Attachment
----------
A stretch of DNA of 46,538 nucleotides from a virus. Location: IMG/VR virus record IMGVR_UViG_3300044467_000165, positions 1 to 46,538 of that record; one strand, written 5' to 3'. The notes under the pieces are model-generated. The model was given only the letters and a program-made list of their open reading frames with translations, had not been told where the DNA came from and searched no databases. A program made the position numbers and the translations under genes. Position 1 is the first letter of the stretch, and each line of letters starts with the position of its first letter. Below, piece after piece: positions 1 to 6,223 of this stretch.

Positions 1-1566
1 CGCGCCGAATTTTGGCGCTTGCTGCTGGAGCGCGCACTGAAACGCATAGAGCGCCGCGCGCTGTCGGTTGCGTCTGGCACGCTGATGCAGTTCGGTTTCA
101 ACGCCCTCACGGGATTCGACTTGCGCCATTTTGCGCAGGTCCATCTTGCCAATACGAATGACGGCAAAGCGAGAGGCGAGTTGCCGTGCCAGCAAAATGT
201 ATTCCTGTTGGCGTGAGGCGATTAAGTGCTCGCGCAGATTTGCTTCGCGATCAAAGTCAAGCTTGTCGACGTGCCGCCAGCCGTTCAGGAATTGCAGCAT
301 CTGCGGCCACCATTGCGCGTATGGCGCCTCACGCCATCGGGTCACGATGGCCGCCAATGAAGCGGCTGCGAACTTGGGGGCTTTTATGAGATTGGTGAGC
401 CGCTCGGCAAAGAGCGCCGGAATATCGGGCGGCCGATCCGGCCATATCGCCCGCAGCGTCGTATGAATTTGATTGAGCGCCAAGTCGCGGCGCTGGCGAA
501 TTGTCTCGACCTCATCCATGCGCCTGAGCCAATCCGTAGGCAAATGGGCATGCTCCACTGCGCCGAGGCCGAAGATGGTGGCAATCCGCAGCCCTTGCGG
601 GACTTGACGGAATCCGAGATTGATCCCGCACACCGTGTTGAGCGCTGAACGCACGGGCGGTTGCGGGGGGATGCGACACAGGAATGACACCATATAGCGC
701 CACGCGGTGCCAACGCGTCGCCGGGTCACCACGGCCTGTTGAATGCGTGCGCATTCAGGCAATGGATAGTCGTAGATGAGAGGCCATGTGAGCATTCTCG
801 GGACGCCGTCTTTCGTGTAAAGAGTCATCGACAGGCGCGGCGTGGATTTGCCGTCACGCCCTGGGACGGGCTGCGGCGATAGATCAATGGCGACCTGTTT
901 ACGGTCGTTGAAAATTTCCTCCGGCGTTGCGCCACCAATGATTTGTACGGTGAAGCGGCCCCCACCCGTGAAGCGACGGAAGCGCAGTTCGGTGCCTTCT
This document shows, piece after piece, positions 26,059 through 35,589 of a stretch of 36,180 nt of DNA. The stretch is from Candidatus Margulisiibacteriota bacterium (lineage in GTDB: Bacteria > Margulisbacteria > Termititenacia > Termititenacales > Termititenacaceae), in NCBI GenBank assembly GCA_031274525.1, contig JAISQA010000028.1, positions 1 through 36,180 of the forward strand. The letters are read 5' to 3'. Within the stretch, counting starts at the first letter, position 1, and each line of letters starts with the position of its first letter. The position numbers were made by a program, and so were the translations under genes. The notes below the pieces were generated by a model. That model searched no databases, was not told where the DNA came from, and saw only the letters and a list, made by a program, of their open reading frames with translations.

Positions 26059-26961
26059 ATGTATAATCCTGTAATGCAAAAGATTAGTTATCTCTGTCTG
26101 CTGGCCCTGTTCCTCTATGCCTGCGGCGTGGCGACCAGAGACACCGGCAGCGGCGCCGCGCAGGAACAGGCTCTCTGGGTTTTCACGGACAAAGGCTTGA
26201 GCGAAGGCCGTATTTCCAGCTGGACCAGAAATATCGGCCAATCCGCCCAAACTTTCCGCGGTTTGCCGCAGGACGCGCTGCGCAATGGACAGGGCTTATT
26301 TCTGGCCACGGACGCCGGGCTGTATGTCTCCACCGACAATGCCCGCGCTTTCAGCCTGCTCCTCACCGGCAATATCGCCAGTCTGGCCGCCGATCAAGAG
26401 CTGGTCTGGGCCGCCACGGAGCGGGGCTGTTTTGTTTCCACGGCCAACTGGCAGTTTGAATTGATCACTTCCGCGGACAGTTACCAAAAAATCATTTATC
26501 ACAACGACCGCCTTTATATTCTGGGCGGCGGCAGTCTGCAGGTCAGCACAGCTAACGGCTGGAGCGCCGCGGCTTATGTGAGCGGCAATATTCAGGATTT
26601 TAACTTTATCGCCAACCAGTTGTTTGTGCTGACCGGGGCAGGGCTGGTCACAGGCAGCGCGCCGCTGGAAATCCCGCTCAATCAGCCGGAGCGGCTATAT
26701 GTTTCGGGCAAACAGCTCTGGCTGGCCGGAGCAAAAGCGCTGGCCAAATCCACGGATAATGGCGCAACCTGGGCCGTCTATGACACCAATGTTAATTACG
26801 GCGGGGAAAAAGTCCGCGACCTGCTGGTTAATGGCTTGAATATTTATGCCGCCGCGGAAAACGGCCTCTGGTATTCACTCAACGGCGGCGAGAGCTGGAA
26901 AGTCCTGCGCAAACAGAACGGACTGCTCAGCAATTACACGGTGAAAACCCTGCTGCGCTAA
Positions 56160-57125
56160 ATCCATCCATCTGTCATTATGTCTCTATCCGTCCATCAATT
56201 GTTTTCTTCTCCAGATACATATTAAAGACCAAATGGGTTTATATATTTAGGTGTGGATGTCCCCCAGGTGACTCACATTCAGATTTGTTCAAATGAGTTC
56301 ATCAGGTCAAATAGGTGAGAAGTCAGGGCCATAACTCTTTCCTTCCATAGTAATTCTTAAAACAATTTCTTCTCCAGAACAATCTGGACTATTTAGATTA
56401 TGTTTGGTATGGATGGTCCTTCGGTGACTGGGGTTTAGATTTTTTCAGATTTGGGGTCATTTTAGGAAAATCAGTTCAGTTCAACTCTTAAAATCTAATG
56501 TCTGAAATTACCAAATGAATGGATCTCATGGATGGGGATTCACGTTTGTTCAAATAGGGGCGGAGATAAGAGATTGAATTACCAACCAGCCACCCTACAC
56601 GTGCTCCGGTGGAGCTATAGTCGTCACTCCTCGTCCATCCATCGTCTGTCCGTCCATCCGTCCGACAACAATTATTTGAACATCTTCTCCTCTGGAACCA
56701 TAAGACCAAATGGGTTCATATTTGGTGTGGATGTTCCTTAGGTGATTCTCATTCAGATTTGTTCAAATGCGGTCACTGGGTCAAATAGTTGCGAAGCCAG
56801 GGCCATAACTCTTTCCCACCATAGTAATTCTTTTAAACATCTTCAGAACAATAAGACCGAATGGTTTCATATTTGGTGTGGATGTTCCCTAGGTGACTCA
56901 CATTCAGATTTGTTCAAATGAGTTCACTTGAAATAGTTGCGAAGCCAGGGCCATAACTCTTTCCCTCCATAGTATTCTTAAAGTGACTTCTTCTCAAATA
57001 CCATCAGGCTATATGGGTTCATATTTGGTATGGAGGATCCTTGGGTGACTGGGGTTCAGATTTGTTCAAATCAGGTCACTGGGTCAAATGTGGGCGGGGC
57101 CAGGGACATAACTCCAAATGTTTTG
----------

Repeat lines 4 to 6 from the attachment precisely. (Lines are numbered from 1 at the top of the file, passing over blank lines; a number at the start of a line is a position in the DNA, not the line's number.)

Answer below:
101 ACGCCCTCACGGGATTCGACTTGCGCCATTTTGCGCAGGTCCATCTTGCCAATACGAATGACGGCAAAGCGAGAGGCGAGTTGCCGTGCCAGCAAAATGT
201 ATTCCTGTTGGCGTGAGGCGATTAAGTGCTCGCGCAGATTTGCTTCGCGATCAAAGTCAAGCTTGTCGACGTGCCGCCAGCCGTTCAGGAATTGCAGCAT
301 CTGCGGCCACCATTGCGCGTATGGCGCCTCACGCCATCGGGTCACGATGGCCGCCAATGAAGCGGCTGCGAACTTGGGGGCTTTTATGAGATTGGTGAGC